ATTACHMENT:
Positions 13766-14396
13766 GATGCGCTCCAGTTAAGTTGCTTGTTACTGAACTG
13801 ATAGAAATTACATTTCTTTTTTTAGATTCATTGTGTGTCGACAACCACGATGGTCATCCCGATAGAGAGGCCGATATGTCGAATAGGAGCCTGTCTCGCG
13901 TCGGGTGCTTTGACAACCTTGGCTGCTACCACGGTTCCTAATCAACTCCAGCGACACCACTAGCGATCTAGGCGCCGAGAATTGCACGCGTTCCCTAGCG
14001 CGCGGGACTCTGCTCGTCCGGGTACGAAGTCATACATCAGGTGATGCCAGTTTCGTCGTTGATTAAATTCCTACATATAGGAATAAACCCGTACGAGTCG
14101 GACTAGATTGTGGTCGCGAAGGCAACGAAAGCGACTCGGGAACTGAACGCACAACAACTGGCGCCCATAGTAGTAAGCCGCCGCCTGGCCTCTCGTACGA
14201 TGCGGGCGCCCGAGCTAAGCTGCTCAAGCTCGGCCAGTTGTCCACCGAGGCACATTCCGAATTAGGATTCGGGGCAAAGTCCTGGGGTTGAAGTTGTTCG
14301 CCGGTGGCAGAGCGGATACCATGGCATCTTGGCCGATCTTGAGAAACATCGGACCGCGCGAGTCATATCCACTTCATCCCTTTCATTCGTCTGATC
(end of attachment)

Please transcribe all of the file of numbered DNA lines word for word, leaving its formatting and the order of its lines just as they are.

Positions 13766-14396
13766 GATGCGCTCCAGTTAAGTTGCTTGTTACTGAACTG
13801 ATAGAAATTACATTTCTTTTTTTAGATTCATTGTGTGTCGACAACCACGATGGTCATCCCGATAGAGAGGCCGATATGTCGAATAGGAGCCTGTCTCGCG
13901 TCGGGTGCTTTGACAACCTTGGCTGCTACCACGGTTCCTAATCAACTCCAGCGACACCACTAGCGATCTAGGCGCCGAGAATTGCACGCGTTCCCTAGCG
14001 CGCGGGACTCTGCTCGTCCGGGTACGAAGTCATACATCAGGTGATGCCAGTTTCGTCGTTGATTAAATTCCTACATATAGGAATAAACCCGTACGAGTCG
14101 GACTAGATTGTGGTCGCGAAGGCAACGAAAGCGACTCGGGAACTGAACGCACAACAACTGGCGCCCATAGTAGTAAGCCGCCGCCTGGCCTCTCGTACGA
14201 TGCGGGCGCCCGAGCTAAGCTGCTCAAGCTCGGCCAGTTGTCCACCGAGGCACATTCCGAATTAGGATTCGGGGCAAAGTCCTGGGGTTGAAGTTGTTCG
14301 CCGGTGGCAGAGCGGATACCATGGCATCTTGGCCGATCTTGAGAAACATCGGACCGCGCGAGTCATATCCACTTCATCCCTTTCATTCGTCTGATC